The cohanim also had to shrink themselves to some degree – to lose their personalities in order to leave space for all the people to gain a sense of participation and ownership of the rituals. The clothes helped the cohanim cloak their own authority, and as a result they became paradoxically more powerful because the masses bought into the new rituals instead of rejecting them and the priests as elitists know-it-alls. In a 1944 utopian piece called “After The War” novelist and essayist Henry Miller wrote that in a new era humans will realize that they can no longer hoard power: “His aim will not be to possess power, but to radiate it.” This may have been God’s goal for the priests in designing these outfits -- to radiate power outward and let all the people own some piece of power.

Last week, millions of voters went to the polls in the primary elections and caucuses to use their power of citizenship. The phenomenon of Barack Obama has been exciting to see, and interesting in light of the way that the cohanim radiated power. Obama has not tried to build a cult of personality, though he is personally popular. Instead his mode is a little bit of tzimtzum. He talks about the power of the people to make change, not just his own abilities. After Super Duper Tuesday, he spoke, saying, "We are the ones we’ve been waiting for. We are the change that we seek… We are the hope." Obama’s strength in connecting to and energizing an electorate comes not from possessing power, but in radiating it.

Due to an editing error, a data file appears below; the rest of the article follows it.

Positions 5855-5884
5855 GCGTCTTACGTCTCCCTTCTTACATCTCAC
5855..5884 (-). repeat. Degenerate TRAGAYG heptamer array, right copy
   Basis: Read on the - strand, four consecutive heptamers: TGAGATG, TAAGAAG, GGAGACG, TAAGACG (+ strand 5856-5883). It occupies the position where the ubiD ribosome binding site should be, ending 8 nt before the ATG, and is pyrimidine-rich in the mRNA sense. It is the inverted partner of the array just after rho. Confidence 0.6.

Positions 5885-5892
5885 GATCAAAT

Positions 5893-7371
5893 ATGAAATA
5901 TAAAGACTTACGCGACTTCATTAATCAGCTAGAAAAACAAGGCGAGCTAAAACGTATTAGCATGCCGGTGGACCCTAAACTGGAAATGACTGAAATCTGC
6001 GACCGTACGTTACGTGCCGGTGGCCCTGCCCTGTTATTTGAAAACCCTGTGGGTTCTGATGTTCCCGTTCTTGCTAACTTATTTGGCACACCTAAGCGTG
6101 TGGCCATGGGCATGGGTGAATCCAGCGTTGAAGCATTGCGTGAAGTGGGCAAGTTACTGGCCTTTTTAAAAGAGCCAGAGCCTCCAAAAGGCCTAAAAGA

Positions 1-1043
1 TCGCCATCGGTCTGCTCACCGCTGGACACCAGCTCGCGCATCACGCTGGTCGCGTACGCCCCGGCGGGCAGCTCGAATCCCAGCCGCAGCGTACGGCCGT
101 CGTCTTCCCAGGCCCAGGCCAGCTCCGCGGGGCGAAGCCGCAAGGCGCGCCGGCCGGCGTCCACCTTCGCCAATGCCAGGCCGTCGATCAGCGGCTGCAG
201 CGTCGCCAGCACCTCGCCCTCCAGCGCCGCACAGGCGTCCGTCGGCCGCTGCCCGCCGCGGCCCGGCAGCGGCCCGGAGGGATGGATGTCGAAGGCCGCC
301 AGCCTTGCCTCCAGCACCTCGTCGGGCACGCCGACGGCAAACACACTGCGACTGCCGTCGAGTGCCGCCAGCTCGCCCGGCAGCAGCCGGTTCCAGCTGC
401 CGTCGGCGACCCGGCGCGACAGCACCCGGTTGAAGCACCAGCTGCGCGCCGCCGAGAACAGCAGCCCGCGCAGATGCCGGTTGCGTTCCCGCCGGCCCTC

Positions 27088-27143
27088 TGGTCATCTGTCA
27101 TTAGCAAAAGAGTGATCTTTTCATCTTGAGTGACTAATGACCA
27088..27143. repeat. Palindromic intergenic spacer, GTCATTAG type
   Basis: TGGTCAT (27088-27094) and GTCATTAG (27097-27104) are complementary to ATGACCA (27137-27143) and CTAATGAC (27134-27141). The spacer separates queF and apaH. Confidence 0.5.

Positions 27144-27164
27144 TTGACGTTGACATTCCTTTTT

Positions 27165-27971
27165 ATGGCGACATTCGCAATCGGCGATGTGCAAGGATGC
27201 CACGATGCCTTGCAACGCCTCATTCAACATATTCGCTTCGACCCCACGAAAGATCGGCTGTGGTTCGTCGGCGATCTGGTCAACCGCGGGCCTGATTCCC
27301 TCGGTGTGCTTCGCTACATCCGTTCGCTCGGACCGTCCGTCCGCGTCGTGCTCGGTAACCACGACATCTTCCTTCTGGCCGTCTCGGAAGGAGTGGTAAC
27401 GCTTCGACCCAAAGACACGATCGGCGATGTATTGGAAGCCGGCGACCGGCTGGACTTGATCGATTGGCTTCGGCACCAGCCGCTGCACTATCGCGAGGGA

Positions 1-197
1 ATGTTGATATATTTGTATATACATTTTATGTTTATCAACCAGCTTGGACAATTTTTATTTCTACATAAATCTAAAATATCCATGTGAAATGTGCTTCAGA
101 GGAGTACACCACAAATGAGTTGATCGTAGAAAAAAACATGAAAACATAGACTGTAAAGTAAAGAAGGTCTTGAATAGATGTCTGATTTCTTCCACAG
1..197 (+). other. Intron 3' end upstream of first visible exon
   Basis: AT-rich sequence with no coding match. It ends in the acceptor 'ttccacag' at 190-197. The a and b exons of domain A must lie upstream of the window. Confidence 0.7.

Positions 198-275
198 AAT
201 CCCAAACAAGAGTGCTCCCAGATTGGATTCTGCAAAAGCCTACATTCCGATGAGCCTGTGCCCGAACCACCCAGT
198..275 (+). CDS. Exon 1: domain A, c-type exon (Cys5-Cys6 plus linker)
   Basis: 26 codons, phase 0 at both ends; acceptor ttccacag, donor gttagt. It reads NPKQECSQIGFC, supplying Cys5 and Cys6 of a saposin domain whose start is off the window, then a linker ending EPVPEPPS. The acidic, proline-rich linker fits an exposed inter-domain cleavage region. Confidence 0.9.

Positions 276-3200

In the January 28, 2008 issue of the New Yorker, George Packer wrote about the differences between the celebrity of Hillary Clinton and of Barack Obama. The Obama celebrity is less personal, and more about his capacity to inspire others -- to make people believe they have power to make change. In the article, former Secretary of Labor (under Bill Clinton), Robert Reich defines the power of political inspiration as "the legitimizing of social movements and social change, the empowering of all sorts of people and groups to act as remarkable change agents."

One of the reasons that voters who really want change in this country (from cynicism to optimism at the very least) gravitate to Obama is because his candidacy suggests that we all hold a stake in change and all have the power to make change. Obama is not just running on a ticket of policy change, but on change in the process. He is running on the belief that regular Americans should not feel voiceless and excluded from democracy – elbowed out by powerful corporations or by Washington insiders.

One of the reasons the priesthood in the desert was embraced by the Israelites is that the ordinary people felt included in this radical new way of worshiping One God. The clothing of the priests assured them that the men in power were getting very little for themselves (mostly a lot of sweat, ashes and ram’s blood) and that the people as a whole were getting a lot. Tzimtzum may just be the only way to make lasting change. A person in power can fall, but a movement with a wide base can outlast the individual – even if the individual enjoys celebrity status.